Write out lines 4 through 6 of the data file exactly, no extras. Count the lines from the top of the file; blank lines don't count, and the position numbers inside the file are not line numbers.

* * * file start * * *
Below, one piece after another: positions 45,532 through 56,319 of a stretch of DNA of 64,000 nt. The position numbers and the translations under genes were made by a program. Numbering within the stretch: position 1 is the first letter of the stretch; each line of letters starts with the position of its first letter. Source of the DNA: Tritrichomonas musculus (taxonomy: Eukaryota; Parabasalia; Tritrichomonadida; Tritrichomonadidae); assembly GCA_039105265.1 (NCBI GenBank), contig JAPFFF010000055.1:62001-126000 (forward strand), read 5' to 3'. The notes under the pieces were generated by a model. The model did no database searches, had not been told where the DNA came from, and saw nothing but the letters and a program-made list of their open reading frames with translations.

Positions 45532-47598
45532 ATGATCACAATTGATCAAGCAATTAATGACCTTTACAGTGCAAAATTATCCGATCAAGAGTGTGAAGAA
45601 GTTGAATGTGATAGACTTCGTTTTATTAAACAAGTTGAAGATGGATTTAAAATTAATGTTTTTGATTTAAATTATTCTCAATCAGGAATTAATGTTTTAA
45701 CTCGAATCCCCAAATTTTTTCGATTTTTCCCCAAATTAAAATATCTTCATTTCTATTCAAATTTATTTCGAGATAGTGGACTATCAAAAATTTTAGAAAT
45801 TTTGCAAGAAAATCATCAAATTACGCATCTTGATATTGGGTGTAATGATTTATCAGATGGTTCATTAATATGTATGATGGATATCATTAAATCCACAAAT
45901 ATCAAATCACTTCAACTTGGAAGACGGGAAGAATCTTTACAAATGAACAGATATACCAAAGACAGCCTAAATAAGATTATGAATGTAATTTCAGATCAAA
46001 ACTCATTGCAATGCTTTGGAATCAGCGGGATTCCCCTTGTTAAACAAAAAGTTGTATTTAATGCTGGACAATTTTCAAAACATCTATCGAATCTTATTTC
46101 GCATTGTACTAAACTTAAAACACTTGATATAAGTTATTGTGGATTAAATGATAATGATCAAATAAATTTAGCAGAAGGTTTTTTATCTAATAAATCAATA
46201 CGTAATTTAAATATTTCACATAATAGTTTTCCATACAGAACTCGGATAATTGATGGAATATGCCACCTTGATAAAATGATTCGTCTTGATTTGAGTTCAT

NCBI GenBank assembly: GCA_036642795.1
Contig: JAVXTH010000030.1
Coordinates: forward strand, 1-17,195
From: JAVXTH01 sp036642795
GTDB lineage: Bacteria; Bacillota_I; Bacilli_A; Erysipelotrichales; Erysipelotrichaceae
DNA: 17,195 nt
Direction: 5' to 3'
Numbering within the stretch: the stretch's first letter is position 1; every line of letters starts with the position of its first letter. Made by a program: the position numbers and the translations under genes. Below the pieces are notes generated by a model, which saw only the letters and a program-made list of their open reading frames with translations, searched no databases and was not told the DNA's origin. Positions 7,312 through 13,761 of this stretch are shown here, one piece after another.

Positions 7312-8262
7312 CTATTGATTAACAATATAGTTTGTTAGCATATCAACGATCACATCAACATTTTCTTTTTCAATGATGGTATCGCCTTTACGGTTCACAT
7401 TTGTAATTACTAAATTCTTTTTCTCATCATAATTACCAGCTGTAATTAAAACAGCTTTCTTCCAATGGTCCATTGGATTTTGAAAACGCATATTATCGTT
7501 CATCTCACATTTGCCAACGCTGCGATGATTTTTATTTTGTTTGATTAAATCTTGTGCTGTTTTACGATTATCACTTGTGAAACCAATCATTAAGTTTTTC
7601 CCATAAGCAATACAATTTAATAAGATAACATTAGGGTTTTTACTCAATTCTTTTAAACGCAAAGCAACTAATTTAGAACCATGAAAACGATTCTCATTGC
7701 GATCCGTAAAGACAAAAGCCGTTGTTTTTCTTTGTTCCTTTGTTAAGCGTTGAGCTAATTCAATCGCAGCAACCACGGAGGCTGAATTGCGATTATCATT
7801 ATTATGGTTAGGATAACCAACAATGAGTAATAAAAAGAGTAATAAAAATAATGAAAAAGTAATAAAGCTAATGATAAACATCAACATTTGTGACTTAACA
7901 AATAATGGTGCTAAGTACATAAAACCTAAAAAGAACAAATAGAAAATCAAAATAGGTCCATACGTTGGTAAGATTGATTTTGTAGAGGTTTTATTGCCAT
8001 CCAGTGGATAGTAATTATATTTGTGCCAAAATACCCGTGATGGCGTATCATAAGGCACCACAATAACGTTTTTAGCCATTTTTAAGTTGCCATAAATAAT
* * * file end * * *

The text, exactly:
45601 GTTGAATGTGATAGACTTCGTTTTATTAAACAAGTTGAAGATGGATTTAAAATTAATGTTTTTGATTTAAATTATTCTCAATCAGGAATTAATGTTTTAA
45701 CTCGAATCCCCAAATTTTTTCGATTTTTCCCCAAATTAAAATATCTTCATTTCTATTCAAATTTATTTCGAGATAGTGGACTATCAAAAATTTTAGAAAT
45801 TTTGCAAGAAAATCATCAAATTACGCATCTTGATATTGGGTGTAATGATTTATCAGATGGTTCATTAATATGTATGATGGATATCATTAAATCCACAAAT